In 1998 cellist Yo-Yo Ma founded the Silk Road Project, whose many artistic and educational programs include the presentation of traditional and classical music from countries along the ancient Eurasian trade route that stretched from Japan to Italy. Sixteen composers have been commissioned to write works that represent, as Ma has emphasized, “meetings” rather than “fusions” of styles from these countries: in a musical fusion, a non-Western idiom often ends up subsumed in a Western one, but Ma is interested in pieces that preserve the integrity and individuality of both. Two summers ago, he invited more than 40 top-notch musicians–most from the Silk Road countries–to the Tanglewood center in Massachusetts, where they rehearsed some of these commissions and acquainted one another with their various national musics; many friendships and a great deal of artistic cross-fertilization have resulted, and the project recently released its first CD, Silk Road Journeys: When Strangers Meet (Sony Classical). Ma is touring with a 12-piece ensemble drawn principally from that original group, and the sampler they’ll perform here–a small slice of the repertoire they’ve been building–overlaps only slightly with the music on the disc. Wednesday’s program includes commissioned pieces from a Chinese composer (Zhao Jiping, best known for scoring the films Raise the Red Lantern and Farewell My Concubine), an Azerbaijani musicologist (Franghiz Ali-Zadeh), and a Korean upstart trained in the U.S. (Jacqueline Jeeyoung Kim); rounding out the bill is Shostakovich’s Piano Trio no. 2. Nothing more need be said of Ma’s distinction as a performer, but this concert will be remarkable even for him: he’ll play not only the cello but the morin khuur, a Mongolian fiddle traditionally fitted with two horsehair strings. (All three new works, in fact, call for non-Western instruments–including the sheng, or Chinese mouth organ; a Persian lute called a tar; and a kayagum, or Korean zither.) Playing the lutelike pipa in Zhao’s piece, Moon Over Guan Mountains, is Chicago’s fleet-fingered Yang Wei; the vocalist in the Ali-Zadeh, titled Dervish, is the phenomenal Alim Qasimov. Yang and Qasimov will also present short selections of folk material, and Qasimov will demonstrate the art of mugham, a traditional Azerbaijani way of versifying. Wednesday, May 1, 8 PM, Orchestra Hall, Symphony Center, 220 S. Michigan; 312-294-3000 or 800-223-7114.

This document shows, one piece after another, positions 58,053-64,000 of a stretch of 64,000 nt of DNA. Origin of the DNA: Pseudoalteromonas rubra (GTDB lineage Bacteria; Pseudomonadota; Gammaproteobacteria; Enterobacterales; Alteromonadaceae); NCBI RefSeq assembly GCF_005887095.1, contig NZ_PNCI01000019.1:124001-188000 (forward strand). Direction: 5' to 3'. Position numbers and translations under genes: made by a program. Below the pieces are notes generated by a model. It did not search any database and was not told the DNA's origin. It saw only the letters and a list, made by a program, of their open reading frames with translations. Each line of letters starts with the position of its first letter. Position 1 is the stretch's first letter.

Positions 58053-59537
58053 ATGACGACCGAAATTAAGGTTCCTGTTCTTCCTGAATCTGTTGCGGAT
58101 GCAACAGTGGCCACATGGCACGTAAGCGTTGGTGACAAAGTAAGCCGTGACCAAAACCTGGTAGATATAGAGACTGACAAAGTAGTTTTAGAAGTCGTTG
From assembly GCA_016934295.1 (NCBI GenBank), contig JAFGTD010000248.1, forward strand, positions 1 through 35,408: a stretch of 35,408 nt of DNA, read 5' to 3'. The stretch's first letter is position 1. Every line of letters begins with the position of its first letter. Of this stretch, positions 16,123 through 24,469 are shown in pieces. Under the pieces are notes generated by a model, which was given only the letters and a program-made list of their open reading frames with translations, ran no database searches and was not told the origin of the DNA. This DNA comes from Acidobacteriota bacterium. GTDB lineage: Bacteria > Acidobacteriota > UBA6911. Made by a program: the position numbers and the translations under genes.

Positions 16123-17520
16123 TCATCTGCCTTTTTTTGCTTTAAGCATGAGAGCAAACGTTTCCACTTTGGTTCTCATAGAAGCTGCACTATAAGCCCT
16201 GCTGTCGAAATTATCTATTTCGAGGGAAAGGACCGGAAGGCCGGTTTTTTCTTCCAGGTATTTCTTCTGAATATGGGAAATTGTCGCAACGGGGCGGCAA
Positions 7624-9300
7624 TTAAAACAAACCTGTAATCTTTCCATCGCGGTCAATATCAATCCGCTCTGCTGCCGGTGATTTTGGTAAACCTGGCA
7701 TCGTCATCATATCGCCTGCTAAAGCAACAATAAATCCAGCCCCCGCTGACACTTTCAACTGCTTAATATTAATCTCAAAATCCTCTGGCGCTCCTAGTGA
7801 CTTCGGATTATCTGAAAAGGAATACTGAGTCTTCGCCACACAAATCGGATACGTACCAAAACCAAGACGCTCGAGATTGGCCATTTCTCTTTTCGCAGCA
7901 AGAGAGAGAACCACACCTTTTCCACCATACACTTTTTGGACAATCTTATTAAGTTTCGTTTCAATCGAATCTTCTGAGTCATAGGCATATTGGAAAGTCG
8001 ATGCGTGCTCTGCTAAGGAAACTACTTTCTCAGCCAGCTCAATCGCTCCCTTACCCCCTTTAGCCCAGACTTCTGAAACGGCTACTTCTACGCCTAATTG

Art accompanying story in printed newspaper (not available in this archive): photo/J. Henry Fair.